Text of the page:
# Wheatstone Bridge Test Applications

## The Wheatstone bridge circuit is ideal for many accurate test applications and as a result various formats have been developed to enable its use in many ways.

**Wheatstone Bridge For Test Includes:**

Wheatstone bridge test applications basics
Strain gauge

The Wheatstone bridge has been used for many years to provide a very accurate means of measuring resistance.

Although many people may think its use is confined to demonstrations in school physics laboratories, nothing could be further from the truth.

Wheatstone bridges can be found in high accuracy resistance measuring instruments and in addition to this they are finding increasing use in sensors from strain gauges to load cells as we as many more.

There are several variants on the basic Wheatstone bridge theme including four wire and six wire variants as well as having multiple measurement active elements.

## Wheatstone bridge measurement basics

The basics of the Wheatstone bridge have been used for many years. In its early days it was used mainly to determine the resistance of a single unknown resistor by having two fixed resistors and a third calibrated variable resistor or potentiometer.

To understand the operation of the bridge, it can be considered as two parallel potential dividers consisting of R1 and R4 and then R2 and R3.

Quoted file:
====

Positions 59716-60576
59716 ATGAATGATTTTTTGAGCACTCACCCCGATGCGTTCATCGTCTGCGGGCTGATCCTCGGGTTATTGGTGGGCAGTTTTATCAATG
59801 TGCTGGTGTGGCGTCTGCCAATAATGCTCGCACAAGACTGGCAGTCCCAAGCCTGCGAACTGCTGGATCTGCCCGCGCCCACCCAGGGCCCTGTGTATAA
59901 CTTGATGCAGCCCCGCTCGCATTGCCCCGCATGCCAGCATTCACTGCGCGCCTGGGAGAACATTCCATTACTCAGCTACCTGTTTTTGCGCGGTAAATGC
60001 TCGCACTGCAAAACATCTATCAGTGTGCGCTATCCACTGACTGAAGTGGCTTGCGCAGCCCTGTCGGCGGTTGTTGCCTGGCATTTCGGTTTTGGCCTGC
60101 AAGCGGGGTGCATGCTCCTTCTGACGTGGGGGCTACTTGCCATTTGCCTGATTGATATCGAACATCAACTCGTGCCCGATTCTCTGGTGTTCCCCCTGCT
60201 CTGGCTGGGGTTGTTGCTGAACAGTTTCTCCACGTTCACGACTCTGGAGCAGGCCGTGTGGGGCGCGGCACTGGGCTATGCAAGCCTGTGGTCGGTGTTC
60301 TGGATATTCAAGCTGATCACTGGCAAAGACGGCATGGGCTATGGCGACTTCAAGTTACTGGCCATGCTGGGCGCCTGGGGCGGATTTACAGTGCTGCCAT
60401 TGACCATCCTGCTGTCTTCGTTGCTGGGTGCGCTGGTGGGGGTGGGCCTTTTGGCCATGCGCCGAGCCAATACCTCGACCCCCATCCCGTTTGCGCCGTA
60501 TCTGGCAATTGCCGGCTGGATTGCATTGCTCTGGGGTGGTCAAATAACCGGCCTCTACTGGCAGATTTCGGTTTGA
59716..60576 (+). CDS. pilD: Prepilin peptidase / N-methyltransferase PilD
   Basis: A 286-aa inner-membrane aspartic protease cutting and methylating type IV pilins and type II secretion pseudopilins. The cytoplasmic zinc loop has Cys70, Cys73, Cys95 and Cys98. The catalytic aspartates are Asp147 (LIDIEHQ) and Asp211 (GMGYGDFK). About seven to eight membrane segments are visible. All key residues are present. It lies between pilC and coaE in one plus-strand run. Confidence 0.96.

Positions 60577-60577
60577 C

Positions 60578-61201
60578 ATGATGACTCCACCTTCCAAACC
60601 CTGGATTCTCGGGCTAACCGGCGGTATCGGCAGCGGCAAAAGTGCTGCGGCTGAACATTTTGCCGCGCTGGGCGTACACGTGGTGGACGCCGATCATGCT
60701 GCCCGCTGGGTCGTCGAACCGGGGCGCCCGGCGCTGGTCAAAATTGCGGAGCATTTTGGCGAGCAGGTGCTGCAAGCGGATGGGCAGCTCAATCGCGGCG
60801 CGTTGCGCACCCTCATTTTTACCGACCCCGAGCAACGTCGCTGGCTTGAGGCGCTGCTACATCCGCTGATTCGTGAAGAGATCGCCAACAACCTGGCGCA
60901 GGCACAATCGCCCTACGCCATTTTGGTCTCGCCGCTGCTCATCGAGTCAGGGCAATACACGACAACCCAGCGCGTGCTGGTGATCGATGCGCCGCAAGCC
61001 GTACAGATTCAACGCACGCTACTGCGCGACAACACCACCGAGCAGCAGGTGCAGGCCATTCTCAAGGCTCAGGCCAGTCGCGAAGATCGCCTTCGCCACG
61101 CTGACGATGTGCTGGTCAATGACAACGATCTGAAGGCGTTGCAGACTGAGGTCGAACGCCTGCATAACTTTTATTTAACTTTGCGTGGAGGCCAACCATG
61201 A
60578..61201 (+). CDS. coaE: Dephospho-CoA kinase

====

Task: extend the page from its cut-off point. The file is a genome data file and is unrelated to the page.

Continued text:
Typically R1 and R2 would be the same value, and therefore when there is a balance, i.e. no potential difference between the two points "b: and "d: on the diagram, the unknown resistance is the the same as that of the potentiometer which may be calibrated so its resistance is known for any position.

### Note on the Wheatstone Bridge:

The Wheatstone bridge circuit consists of four resistors, two in each arm, with meter bridging the centres of the two arms. Although it appears to be a basic circuit, it is widely used in measurement systems, and the fundamental electrical calculations are easy to understand.

Read more about * the Wheatstone Bridge.*

When used for measurement systems, the basic way in which the bridge circuit is used can be slightly different.